Carbon taxes: the levy (some) conservatives love
Conservatives may usually oppose tax increases, but it looks like some in Washington might go for a carbon tax
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Despite the political landmines, a carbon tax makes good economic sense. The argument is fairly simple: By polluting the atmosphere and contributing to climate change carbon emissions impose a cost on society. The users of fossil fuels pay nothing towards that cost, but a carbon tax would build some of those costs into the price of oil, gas, and coal. As a result, users would choose to pay the full price or change behavior. On June 1, AEI sponsored an interesting panel that described this quite well.Skip to next paragraph
Howard Gleckman is a resident fellow at The Urban-Brookings Tax Policy Center, the author of Caring for Our Parents, and former senior correspondent in the Washington bureau of Business Week. (http://taxvox.taxpolicycenter.org)
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Many supporters of a carbon tax would offset the added revenue by cutting other taxes. Rep. John Larson (D-CT), for instance, would reduce payroll taxes. AEI, however, would repeal energy credits for both fossil and alternative fuels and, at the same time, impose a new tax on carbon.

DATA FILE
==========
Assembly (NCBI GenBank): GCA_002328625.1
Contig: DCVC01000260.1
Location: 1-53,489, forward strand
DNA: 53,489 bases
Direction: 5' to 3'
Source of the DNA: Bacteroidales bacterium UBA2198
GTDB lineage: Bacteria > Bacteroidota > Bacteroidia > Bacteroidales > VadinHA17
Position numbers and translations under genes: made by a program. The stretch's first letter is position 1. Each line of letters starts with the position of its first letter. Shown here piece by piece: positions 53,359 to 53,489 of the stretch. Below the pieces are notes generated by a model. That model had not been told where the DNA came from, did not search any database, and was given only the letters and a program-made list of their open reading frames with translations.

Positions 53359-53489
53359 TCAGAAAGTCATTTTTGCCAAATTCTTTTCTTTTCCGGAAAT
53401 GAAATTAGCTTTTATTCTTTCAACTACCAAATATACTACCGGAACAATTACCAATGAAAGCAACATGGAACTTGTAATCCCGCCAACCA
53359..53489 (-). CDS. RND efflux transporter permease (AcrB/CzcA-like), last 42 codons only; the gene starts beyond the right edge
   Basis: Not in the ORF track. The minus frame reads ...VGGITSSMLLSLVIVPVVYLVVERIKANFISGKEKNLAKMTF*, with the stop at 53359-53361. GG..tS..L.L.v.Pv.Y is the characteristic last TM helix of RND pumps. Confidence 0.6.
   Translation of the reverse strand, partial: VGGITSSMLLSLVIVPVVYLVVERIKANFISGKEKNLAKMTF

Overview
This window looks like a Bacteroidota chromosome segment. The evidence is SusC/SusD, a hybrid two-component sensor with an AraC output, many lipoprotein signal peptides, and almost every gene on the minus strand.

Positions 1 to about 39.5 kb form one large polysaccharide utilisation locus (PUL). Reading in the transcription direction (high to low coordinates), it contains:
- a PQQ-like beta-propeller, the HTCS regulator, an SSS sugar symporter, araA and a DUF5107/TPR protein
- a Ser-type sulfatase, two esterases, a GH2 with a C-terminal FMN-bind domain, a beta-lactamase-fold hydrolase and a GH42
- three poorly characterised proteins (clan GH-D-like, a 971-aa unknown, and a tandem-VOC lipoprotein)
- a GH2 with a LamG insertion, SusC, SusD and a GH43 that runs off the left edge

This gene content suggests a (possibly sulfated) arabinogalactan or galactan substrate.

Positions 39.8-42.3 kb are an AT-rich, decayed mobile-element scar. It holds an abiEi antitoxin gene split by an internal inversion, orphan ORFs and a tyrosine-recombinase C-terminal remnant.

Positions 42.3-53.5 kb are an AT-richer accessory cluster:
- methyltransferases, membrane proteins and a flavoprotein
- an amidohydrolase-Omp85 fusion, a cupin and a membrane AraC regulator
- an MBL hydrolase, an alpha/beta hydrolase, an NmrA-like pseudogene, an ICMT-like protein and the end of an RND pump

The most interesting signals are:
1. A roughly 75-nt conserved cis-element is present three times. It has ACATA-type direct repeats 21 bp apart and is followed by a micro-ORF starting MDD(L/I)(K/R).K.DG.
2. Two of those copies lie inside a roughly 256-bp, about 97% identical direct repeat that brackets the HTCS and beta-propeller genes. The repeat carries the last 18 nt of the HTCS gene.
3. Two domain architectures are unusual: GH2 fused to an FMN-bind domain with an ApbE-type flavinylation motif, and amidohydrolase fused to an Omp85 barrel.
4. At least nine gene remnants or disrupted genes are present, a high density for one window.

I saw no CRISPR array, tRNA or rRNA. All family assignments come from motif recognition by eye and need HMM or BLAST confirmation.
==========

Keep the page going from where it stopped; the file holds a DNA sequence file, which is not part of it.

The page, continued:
Btw, the carbon tax issue isn’t just heating up in the US. In the UK, Tory Prime Minister David Cameron favors such as tax, and in Australia, former conservative prime minister Malcolm Fraser has thrown his support behind a carbon tax proposed by the current liberal government. It may be more newsworthy, but less important, that actress Cate Blanchett also backs the levy.
Will Republicans suddenly embrace a carbon tax? That’s no more likely than Democrats calling for cuts in Medicare and Social Security. But eventually, Washington will come up with a serious, bipartisan deficit reduction plan that will include both major tax increases and spending reductions. When that day comes, don’t be too surprised if a carbon tax finds its way into the deal. After all, as University of Maryland environmental economist Roberton Williams reminds us, if we are going to raise taxes, we may as well address climate issues while we are at it.
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